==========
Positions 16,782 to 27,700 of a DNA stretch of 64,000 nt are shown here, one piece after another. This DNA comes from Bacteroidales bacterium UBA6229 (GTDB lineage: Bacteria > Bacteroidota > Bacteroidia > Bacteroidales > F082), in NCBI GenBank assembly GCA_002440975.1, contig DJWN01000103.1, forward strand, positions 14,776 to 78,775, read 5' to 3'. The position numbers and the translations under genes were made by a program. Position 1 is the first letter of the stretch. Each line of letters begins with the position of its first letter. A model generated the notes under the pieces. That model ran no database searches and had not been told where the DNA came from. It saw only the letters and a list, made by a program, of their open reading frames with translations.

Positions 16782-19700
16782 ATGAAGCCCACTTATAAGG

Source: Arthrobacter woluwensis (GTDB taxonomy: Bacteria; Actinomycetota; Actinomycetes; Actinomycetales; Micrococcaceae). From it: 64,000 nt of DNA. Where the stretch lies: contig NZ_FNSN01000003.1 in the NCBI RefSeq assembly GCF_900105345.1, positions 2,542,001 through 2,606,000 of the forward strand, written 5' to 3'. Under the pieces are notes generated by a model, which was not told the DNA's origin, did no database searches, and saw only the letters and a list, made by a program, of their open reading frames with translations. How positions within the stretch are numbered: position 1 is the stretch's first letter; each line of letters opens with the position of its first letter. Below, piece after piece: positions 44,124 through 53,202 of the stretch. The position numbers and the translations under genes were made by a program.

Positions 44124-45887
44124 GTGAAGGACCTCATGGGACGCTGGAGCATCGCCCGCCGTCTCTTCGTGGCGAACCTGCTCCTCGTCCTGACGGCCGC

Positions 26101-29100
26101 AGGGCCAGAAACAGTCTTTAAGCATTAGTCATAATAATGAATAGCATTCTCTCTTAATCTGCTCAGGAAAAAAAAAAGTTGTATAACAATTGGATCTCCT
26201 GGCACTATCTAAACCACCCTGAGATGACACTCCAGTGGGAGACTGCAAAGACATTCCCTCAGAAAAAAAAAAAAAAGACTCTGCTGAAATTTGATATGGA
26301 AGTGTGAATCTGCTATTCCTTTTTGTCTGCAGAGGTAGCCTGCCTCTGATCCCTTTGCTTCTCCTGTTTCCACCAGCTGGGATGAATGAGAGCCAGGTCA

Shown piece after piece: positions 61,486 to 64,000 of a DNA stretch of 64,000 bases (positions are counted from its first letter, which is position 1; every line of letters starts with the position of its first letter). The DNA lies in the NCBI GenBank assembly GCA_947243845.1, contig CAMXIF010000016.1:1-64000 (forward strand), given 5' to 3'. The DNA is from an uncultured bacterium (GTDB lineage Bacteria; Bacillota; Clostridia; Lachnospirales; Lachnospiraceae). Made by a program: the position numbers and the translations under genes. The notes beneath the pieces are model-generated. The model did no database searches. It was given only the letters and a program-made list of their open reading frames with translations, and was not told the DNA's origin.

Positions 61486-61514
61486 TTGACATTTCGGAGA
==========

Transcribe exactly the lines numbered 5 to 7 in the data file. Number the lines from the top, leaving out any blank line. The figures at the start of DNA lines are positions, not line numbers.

Positions 44124-45887
44124 GTGAAGGACCTCATGGGACGCTGGAGCATCGCCCGCCGTCTCTTCGTGGCGAACCTGCTCCTCGTCCTGACGGCCGC

Positions 26101-29100